... Estudios en modelos animales y en humanos han sugerido un vínculo estrecho entre la DM2 y los cambios en la respuesta del sistema inmunitario innato 90 . En este sentido, los receptores tipo Toll (TLR), una familia de receptores transmembrana que pertenecen al sistema inmunitario innato y que reconocen patrones moleculares asociados a patógenos, tienen una participación importante en la patogénesis de la resistencia a la insulina, la inflamación y la DM2 88,89,91 . En particular, los TLR-4 presentan una elevada expresión y señalización en roedores y humanos con obesidad y resistencia a la insulina, principalmente en tejidos diana de la insulina [91][92][93] . ...
Article
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Free fatty acids are essential nutritional components and recent studies identified them as signaling molecules in various physiological processes. It has now been shown that high levels of free fatty acids, particularly saturated fatty acids, may be associated with insulin resistance in obese patients with type 2 diabetes mellitus. Insulin resistance is important in clinical since it is related to various diseases including type 2 diabetes mellitus, dyslipidemia, and abnormalities at cardiovascular level. Recent studies have proposed different molecular mechanisms by which these lipids may alter the signaling pathway of insulin. The purpose of this review is to highlight recent advances in the study of the effect of free fatty acids as modulators of insulin response.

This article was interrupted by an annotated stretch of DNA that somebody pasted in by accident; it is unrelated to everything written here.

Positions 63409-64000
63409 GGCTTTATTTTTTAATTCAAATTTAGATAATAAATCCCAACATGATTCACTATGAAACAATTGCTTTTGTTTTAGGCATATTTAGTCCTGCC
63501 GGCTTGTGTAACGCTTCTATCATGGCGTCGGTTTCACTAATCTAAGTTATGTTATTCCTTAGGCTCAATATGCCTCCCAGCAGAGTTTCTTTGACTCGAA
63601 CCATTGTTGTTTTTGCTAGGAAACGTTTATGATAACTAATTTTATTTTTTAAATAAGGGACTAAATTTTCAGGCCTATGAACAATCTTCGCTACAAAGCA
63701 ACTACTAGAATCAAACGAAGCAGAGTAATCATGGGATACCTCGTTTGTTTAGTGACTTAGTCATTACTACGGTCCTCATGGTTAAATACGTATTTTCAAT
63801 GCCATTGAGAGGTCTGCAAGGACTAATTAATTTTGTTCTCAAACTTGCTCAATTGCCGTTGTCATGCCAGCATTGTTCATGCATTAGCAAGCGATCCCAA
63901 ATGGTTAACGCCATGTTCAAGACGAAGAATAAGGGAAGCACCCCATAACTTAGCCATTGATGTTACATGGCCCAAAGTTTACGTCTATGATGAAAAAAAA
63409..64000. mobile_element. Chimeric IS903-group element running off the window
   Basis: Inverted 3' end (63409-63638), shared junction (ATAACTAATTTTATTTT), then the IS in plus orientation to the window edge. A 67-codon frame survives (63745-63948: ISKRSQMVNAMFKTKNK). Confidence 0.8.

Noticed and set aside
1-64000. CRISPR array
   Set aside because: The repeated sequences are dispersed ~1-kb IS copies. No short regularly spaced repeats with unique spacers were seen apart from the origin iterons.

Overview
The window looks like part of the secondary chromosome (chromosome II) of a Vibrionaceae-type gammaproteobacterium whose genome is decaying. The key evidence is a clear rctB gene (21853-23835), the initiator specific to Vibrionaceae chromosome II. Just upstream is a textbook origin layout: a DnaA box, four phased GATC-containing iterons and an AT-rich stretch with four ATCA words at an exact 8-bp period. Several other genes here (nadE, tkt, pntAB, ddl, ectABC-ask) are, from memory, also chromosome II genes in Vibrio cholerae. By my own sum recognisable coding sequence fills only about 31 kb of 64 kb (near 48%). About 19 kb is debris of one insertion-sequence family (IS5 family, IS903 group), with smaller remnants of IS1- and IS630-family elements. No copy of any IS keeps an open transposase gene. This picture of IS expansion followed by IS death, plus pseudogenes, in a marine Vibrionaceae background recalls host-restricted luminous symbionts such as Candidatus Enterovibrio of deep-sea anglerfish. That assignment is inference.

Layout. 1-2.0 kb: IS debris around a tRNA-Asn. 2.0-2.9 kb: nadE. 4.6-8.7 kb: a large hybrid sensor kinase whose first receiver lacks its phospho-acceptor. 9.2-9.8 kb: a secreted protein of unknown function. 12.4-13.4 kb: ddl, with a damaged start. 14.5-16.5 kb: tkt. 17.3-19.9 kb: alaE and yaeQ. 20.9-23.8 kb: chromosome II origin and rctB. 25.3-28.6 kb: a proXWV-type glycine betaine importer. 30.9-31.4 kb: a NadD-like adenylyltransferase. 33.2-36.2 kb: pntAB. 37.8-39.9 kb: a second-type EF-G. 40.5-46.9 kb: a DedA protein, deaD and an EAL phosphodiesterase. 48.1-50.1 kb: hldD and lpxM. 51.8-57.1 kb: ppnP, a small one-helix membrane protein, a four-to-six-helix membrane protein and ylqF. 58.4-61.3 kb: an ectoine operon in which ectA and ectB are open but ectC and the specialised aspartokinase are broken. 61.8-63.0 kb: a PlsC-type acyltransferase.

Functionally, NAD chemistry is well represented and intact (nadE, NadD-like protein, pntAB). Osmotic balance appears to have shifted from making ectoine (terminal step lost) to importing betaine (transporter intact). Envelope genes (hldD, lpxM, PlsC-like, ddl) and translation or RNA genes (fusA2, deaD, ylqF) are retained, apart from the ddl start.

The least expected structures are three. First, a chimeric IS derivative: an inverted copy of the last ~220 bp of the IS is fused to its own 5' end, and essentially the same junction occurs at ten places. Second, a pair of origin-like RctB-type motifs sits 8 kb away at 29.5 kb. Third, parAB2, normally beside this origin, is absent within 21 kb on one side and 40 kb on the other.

... Work in our laboratory showed that high physiological concentrations of SFA trigger the p38 mitogen activated protein kinase (MAPK) pathway and amplify the inflammatory response to low level lipopolysaccaride (LPS) exposure [6]. p38α MAPK signaling has also been implicated as being critical to programmed cell death of cardiomyocytes in many cardiomyopathies including the hypertrophic, doxorubicininduced, and amyloidogenic forms [2,[7][8][9][10][11]. ...